Known to the west since Strand’s description in 1907, Encyocratella olivacea is found on the south-facing rainforest slope of Meru Mountain, Tanzania. Dark velvet femurs contrast boldly with olive and olive-yellow, a color pattern not seen on any other hobby theraphosid. Raising E. olivacea is not difficult, breeding may be challenging. Regarding the latter, note the climate from its vicinity. Temperatures are cooler due to elevation, with precipitous drops at night.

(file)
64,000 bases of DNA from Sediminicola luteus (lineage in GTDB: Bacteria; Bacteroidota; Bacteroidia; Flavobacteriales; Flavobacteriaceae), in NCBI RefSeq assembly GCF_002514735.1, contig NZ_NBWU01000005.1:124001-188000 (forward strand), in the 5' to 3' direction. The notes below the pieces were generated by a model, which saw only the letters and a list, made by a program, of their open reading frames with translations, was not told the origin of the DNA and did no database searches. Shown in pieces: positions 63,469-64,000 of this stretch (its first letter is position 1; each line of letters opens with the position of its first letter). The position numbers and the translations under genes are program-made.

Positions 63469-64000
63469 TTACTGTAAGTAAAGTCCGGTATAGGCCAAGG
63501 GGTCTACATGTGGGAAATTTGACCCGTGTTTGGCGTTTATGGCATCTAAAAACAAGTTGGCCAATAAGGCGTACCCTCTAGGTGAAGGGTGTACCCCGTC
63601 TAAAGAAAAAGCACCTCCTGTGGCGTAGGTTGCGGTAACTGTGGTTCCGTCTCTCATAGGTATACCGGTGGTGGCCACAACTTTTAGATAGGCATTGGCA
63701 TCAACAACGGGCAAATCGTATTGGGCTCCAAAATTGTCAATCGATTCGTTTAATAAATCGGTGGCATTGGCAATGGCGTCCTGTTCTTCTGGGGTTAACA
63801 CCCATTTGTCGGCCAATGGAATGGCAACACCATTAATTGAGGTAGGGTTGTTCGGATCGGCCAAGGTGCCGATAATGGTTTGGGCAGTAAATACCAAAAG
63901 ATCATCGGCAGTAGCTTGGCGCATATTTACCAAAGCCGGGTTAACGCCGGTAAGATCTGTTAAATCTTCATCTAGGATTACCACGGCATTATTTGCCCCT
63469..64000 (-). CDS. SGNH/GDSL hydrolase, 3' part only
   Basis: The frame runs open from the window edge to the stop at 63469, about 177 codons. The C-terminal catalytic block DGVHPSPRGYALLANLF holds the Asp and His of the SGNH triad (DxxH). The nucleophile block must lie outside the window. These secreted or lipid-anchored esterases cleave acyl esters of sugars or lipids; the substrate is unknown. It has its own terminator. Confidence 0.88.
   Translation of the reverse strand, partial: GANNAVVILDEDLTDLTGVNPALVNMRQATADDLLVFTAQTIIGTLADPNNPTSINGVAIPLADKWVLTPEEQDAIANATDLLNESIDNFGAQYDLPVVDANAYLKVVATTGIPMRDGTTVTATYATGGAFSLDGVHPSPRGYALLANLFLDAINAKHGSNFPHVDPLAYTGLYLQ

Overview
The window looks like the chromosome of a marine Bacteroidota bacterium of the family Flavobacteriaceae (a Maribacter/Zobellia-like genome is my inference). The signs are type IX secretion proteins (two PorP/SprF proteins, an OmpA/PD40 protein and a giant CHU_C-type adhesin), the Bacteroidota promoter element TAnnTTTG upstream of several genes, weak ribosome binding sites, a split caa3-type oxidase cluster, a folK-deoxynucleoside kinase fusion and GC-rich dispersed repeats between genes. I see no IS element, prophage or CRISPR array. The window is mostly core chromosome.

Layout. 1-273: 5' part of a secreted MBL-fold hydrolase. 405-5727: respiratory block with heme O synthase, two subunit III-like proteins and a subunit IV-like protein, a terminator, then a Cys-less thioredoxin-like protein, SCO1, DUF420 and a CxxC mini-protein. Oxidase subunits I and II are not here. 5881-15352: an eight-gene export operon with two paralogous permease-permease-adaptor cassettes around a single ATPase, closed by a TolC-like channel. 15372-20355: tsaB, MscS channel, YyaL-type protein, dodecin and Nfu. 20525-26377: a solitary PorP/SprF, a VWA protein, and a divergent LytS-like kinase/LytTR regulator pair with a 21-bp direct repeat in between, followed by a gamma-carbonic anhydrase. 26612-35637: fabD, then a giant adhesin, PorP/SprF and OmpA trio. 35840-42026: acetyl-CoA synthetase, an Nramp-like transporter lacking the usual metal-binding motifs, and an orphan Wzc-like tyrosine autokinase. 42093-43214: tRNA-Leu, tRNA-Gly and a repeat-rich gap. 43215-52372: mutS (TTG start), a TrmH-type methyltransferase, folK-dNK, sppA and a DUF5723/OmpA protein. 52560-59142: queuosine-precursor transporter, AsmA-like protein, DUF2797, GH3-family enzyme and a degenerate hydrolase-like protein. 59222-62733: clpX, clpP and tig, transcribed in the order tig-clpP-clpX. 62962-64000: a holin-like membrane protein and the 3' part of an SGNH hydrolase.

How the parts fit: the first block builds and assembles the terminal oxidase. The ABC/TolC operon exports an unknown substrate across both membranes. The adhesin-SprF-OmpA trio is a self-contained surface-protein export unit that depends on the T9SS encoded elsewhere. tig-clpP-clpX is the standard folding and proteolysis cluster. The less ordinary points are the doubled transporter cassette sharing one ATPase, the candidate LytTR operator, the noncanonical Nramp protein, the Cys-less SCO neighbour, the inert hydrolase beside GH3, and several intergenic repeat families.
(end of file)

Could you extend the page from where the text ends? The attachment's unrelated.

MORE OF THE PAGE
Female E. olivacea have no spermathecae. Interestingly, a paired female will not lose sperm in a molt. Thus a paired female that molts can still construct a hammock with fertilized eggs. We were lucky to have observed this phenomenon once.
If you like a variety of African tarantula species in your collection, you will enjoy caring for Encyocratella olivacea. Coloration and behavior are distinctive among African ‘baboon’ tarantulas. It quickly becomes a favorite.
The photos above are of young females.